Who we are and why we do this
That’s Venice! comes as part of a project that aims to propose a new way of writing a travel guide. This virtual journey in the heart of Venice, in fact, is actually something different than the classic approach to an important city of art. That’s Venice! in fact, not only suggests a list of things to see, the description of the palaces, churches, museums and peculiarities of this city, but also provides, for each of them, a detail, a curiosity, a story that makes them more earthly, considering that due to their artistic beauty they can only be qualified as divine.
Because Venice is heavenly. For its sensuality, for that unique way of being in the world, through the centuries and history with a boldness that makes it almost unlikable. How can there be a city of such artistic and monumental beauty with foundations consisting of swamps and poles planted in a lagoon? How can a conglomeration of buildings keep standing if it’s continually threatened by water, one of Nature’s most devastating forces? Fire goes out, Earth contains itself, you can shelter from the Air. But Water… water weaves, always finds the shortest way, it digs and corrodes day after day, water is inescapable.
But Venice seems to ignore the unremitting movement of water: it has its problems, addresses them and tries to solve them, but it always stands strong and placid. Actually, it’s always in seek of new spaces in the middle of the sea and the lagoon: land reclamation never stops, as well as the construction of new artificial islands. It’s a race against time and the elements, that Venice seems to win even when it loses. Because in the end, since when does a city that is periodically flooded by water, in the streets, shops and homes, turn this cataclysm into tourism marketing? Indeed, despite the inconvenience, tourists visiting Venice are very happy to walk around St. Mark’s Square when it’s completely flooded as they take pictures and post them immediately on Twitter, Facebook, Instagram, and any other social network.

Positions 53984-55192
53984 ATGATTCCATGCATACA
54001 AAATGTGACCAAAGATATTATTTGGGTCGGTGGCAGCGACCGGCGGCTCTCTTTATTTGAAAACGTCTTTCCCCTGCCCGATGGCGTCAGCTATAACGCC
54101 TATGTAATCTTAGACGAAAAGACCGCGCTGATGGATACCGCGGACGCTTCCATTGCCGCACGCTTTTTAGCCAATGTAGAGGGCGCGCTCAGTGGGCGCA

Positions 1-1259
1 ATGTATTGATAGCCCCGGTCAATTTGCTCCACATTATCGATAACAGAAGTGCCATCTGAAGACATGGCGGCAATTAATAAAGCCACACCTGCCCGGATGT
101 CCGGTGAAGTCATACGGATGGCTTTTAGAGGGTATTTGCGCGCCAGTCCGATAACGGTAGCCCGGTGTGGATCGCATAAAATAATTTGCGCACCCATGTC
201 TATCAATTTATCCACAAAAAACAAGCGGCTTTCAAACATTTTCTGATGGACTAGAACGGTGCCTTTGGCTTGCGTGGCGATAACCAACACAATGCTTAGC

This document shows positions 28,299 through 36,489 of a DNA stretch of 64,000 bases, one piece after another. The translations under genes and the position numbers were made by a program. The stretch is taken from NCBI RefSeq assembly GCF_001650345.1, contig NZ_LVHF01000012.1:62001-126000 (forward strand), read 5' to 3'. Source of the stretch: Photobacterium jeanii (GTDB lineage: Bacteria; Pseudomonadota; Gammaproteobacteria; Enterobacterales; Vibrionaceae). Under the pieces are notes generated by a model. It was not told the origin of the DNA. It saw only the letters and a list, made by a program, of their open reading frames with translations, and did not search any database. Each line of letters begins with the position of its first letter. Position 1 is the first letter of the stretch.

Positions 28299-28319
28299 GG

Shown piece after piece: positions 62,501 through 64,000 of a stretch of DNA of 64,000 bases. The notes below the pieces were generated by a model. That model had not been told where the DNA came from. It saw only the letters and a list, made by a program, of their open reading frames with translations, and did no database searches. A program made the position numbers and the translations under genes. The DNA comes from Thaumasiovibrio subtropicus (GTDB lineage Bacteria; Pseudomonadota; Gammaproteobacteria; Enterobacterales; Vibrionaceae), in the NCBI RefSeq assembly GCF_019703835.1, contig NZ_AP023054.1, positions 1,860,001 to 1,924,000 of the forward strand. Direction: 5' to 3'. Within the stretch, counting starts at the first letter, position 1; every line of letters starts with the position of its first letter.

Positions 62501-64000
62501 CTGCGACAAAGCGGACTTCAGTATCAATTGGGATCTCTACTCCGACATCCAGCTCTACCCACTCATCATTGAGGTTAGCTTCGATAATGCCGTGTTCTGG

We are overstating, of course, but this is the spirit that pervades That’s Venice! Our Guide to the City of Venice. Among the information and directions, between concepts and the news, we decided to tell even small details that enrich the knowledge and the desire to visit a place rather than another. For example: Why does Burano produce lace? Where do certain Calli take their name from? Why is it worth visiting Venice Museum of 18th-Century Art even if you don’t have much time? Why has Campo San Polo, the largest square after St. Mark’s, always been a place of the people?
This approach is possible because Venice is a unique city in the world, as well as unique and unmissable are the stories it has to tell.
It’s true, there are lots of Venices in the world. The one of the North, of the South and the West, the one that is more Venice than the original and the Little Venice, too. Chinese and Americans replicate it in miniature or giant sizes, and there are those that sell it out without realizing the damage they are doing.
The best advice that we would like to give to those who arrive in Venice, is to allow the city to amaze you, don’t fear to be a victim of Stendhal Syndrome when, back home, Venice will leave you with memories to last a lifetime.